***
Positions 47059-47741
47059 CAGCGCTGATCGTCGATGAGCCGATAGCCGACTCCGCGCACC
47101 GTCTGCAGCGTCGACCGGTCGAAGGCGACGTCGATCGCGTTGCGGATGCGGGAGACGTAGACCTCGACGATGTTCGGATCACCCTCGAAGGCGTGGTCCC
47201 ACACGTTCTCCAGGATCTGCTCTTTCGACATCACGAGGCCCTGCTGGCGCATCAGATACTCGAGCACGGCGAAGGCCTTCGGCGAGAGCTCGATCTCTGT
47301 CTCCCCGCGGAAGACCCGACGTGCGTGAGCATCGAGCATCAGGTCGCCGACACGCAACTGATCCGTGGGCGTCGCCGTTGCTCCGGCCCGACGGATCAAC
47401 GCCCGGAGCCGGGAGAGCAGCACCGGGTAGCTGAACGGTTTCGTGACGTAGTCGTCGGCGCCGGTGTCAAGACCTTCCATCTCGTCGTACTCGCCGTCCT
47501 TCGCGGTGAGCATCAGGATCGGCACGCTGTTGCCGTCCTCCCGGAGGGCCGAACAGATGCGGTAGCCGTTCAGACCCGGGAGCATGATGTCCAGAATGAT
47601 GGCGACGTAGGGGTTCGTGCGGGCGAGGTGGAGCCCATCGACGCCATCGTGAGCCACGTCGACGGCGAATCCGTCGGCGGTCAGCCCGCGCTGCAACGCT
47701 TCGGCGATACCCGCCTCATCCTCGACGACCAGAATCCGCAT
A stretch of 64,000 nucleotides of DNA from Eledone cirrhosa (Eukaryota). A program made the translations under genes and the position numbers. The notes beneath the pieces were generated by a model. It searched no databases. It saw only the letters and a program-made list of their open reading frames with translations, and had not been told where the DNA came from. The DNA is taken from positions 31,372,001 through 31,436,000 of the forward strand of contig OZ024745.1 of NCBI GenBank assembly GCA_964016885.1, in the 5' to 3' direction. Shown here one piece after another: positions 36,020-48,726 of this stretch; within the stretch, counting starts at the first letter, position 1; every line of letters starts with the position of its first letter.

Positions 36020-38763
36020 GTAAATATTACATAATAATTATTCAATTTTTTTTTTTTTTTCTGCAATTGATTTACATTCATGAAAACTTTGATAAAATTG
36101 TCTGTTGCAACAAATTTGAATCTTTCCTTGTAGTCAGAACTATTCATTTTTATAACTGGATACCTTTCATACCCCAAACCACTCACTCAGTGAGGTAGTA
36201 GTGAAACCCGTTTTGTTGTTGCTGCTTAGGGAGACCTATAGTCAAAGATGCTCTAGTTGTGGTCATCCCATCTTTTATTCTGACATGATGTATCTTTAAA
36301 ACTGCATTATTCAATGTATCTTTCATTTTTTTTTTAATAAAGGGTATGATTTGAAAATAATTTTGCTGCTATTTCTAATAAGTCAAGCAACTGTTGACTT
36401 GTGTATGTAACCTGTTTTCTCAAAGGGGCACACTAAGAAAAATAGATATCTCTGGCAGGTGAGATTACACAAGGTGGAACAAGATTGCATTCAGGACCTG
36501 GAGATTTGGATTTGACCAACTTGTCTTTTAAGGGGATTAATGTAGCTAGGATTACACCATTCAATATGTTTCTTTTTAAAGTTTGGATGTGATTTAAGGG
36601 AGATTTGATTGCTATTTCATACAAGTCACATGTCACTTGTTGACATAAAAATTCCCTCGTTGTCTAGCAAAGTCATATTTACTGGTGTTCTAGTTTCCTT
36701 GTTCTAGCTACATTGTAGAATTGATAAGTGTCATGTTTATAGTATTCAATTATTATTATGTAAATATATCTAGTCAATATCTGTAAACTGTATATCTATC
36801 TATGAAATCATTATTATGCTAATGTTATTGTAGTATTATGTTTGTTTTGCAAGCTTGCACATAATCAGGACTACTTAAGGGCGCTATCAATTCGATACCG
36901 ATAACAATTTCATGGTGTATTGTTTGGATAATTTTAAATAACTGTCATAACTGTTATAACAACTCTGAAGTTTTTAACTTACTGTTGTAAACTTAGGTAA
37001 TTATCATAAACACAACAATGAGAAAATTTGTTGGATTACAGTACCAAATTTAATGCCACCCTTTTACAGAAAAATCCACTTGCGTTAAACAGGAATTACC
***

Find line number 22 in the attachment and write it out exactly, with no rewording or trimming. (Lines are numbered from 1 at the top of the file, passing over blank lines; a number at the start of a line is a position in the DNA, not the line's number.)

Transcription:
37001 TTATCATAAACACAACAATGAGAAAATTTGTTGGATTACAGTACCAAATTTAATGCCACCCTTTTACAGAAAAATCCACTTGCGTTAAACAGGAATTACC